RIVERSIDE (CNS) – Gov. Gavin Newsom Friday ordered all school campuses to remain closed when the school year begins in counties on the state’s monitoring list due to spiking coronavirus cases — including Los Angeles, Orange, San Diego and Riverside counties.
The order means districts across Southern California will begin the new school year with distance-learning programs. The state’s two largest districts, Los Angeles Unified and San Diego Unified, had already announced plans to begin the new academic year with online-only courses.
Temecula and Murrieta’s school districts had not yet committed to an online-only start to the school year, but schools in Lake Elsinore and Menifee had already announced plans to utilize distance learning to start the year.
On Friday, Springs Charter Schools announced they would not have students on campus to start the school year either.
“In light of recent statistics and concerns in California, we have decided to delay the return to site-based academy and learning center classrooms at least through September,” Kathleen Hermsmeyer, Superintendent of Springs Charter Schools, said in a statement. “In mid-September, we will re-evaluate opening our physical classrooms beginning in October.
Newsom said school campuses will only be allowed to open in counties that have been off the state’s monitoring list for at least 14 days. Counties are placed on the monitoring list based on a variety of factors, including coronavirus transmission and fatality rates. As of Friday, 32 California counties were on the list.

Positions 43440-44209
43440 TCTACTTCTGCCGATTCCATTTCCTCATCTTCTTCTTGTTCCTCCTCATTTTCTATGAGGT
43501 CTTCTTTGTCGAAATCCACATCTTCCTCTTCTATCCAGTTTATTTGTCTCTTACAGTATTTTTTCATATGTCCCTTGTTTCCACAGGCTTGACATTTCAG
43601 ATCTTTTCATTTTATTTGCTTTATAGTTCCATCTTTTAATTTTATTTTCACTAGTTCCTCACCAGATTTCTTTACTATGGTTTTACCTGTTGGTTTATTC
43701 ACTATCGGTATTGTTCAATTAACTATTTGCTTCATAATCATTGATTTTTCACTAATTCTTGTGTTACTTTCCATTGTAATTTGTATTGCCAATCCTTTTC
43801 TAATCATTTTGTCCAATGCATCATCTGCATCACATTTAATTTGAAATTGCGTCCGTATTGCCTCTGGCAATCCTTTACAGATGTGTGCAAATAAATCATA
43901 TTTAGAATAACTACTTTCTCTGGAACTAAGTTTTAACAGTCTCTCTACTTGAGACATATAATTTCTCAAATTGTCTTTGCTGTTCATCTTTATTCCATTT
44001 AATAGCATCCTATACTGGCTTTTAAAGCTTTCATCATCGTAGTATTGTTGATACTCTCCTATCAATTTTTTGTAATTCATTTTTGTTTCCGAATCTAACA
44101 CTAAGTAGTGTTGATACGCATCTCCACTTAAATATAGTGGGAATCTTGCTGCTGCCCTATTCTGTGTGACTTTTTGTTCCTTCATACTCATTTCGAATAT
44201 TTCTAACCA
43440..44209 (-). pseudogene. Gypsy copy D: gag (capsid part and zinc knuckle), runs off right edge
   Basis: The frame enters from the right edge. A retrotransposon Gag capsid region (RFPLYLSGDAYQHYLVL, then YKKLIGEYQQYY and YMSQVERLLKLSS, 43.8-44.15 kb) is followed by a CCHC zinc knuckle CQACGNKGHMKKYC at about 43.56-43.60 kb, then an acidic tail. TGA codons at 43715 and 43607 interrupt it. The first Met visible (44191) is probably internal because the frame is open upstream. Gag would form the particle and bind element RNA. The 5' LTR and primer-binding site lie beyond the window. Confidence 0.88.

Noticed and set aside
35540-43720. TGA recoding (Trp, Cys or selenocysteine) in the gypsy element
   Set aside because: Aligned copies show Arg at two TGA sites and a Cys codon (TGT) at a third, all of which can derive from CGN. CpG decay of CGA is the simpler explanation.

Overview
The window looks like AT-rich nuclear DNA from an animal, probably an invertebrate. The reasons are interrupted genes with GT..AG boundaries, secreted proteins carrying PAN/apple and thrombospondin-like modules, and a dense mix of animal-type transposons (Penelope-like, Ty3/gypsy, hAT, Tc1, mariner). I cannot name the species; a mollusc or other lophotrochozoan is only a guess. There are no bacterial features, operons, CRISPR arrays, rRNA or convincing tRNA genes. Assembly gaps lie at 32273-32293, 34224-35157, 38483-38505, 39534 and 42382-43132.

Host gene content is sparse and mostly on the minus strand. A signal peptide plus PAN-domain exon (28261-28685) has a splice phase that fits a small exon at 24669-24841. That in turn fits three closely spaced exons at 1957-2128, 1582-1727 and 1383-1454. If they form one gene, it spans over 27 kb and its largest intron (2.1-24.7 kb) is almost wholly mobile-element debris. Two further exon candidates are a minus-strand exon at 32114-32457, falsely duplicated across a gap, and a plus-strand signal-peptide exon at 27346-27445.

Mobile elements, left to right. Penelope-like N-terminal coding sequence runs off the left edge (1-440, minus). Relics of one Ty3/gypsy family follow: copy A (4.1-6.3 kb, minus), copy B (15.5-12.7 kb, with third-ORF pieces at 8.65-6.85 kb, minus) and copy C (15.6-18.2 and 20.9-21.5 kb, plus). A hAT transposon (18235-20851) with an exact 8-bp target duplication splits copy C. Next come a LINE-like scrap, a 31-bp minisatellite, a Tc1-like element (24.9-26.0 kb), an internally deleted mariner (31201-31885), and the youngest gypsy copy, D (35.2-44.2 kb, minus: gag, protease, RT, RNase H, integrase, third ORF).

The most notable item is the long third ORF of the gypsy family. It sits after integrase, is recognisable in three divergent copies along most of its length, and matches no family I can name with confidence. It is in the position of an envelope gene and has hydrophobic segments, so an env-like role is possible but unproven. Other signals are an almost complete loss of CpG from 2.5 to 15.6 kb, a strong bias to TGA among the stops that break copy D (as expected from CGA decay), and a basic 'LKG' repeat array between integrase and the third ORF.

Schools that are eventually allowed to reopen will have to meet a series of other requirements, including mandatory masks for staff and students in third-grade and above, physical distancing mandates and regular on-campus coronavirus testing. He also said distance-learning programs in closed schools must be “rigorous,” with daily student interaction.
“Learning in the state of California is simply non-negotiable,” Newsom said.
But he added, “Safety is foundational. Safety will ultimately make the determination of how we go about educating our kids.”
Under the guidelines announced by Newsom, in schools that are allowed to open, students and staff in individual classrooms will be sent home when a single case is confirmed. The entire school will be closed if cases are confirmed in multiple classrooms, or if more than 5% of the school tests positive for the virus.
An entire district will be closed if 25% of its schools are closed in a 14-day period, he said.

Jeff Pack contributed to this report.